Low-income housing in Kampala, Uganda : a strategy package to overcome barriers for delivering housing opportunities affordable to the urban poor
Author(s)Mayer, Richard Campbell
Strategy package to overcome barriers for delivering housing opportunities affordable to the urban poor
Massachusetts Institute of Technology. Dept. of Urban Studies and Planning.
MetadataShow full item record
The city of Kampala, Uganda, is struggling with a housing deficit that is compounding each year and creating market distortions that threaten to derail recent economic success and destabilize the social fabric of the community. The majority of government and private developers who build new housing are only providing units affordable to Kampala's minority of wealthy and well-connected elites. The majority of Kampala's residents are low-income earners who currently live in unplanned slum neighborhoods that consist of mostly informal rental housing. Inflating land values, exorbitant infrastructure costs and the lack of affordable home finance mechanisms are preventing the delivery of affordable housing to the majority of city residents. The same factors that are compounding the housing crisis in Kampala can be leveraged and reversed to create new opportunities that incentivize the private sector to deliver housing for the low-income market. Developers who construct middle-class housing products should be given tax discounts in exchange for formal commitments to deliver simple and well-planned housing estates for low-income families. This strategy provides a monetary incentive for private developers to bring their project management efficiencies into the low-income market and facilitates the government's need to placate social and political pressure to improve the local housing sector's performance for Ugandans at all levels of household income. To achieve these goals, pre-tax profits generated by a private developer utilizing tax incentives provided through a public/private partnership with government are reinvested into low-income housing projects built by the same developer. On the periphery of Kampala, where many development costs are significantly lower, new housing opportunities can be built and sold for a low price while generating a profit. Existing community groups and NGO programs can form a service network to help reduce the credit risk of low-income families and help them apply for "micromortgage" products to become homeowners and shift away from survival economics to working towards economic self-sufficiency. This program can be implemented to a large scale if supported by the "three pillars" of the "affordable housing cycle" that are: public/private development incentives, community training programs and customized low-income mortgage products. Government can achieve a more diversified real estate market and establish a formal planning process for suburban communities to accommodate the approaching urbanization of the city. Developers earn strong profits while expanding capacity and creating jobs. And finally, this strategy can begin a transformative process to bring poor families out of city slums and into formal housing, providing an avenue for increased civic engagement and entrepreneurship for people stuck in the poverty trap.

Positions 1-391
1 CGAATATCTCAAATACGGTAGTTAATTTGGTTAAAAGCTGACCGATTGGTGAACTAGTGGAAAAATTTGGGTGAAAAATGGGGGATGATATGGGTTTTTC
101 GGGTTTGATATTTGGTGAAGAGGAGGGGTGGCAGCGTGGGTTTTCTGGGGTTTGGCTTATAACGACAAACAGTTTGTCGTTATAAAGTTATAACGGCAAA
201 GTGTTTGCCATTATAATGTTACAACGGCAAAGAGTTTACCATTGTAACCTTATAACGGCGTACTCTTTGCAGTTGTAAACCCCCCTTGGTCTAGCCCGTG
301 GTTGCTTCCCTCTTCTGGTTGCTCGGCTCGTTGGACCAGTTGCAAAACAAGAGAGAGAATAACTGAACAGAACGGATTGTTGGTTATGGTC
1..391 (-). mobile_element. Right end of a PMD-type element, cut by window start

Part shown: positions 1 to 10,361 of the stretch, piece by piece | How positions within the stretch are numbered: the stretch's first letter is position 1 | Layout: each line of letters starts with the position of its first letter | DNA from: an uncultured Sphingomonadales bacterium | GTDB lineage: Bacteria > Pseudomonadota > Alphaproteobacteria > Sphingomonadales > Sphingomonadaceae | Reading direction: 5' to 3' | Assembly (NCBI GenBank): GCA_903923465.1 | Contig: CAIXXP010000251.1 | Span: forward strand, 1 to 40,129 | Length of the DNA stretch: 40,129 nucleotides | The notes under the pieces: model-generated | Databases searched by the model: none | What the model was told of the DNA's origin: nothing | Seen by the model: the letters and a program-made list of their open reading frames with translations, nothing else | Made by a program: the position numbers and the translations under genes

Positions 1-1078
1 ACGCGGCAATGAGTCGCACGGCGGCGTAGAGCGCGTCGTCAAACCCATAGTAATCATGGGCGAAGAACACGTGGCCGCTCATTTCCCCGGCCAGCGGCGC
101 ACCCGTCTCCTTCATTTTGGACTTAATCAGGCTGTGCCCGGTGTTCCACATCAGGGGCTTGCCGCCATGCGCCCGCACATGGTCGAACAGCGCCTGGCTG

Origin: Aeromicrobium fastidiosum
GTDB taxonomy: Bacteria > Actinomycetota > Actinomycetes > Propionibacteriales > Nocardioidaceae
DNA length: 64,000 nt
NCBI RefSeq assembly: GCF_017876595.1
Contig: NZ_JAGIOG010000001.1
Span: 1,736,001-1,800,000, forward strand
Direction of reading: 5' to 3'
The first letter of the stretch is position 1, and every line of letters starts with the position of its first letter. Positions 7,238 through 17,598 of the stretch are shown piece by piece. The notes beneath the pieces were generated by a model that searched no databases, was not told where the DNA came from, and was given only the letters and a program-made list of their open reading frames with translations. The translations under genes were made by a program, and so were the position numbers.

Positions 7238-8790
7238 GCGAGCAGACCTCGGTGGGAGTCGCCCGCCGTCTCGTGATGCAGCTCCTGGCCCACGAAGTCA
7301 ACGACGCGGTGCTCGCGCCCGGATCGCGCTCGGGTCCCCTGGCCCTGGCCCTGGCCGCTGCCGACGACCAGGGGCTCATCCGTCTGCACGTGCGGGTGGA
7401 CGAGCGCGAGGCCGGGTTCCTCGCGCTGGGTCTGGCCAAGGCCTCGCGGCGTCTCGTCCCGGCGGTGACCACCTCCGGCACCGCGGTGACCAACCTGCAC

Thesis (M.C.P.)--Massachusetts Institute of Technology, Dept. of Urban Studies and Planning, June 2011."June 2011." Cataloged from PDF version of thesis.Includes bibliographical references (p. 87-88).
DepartmentMassachusetts Institute of Technology. Dept. of Urban Studies and Planning.
Massachusetts Institute of Technology
Urban Studies and Planning.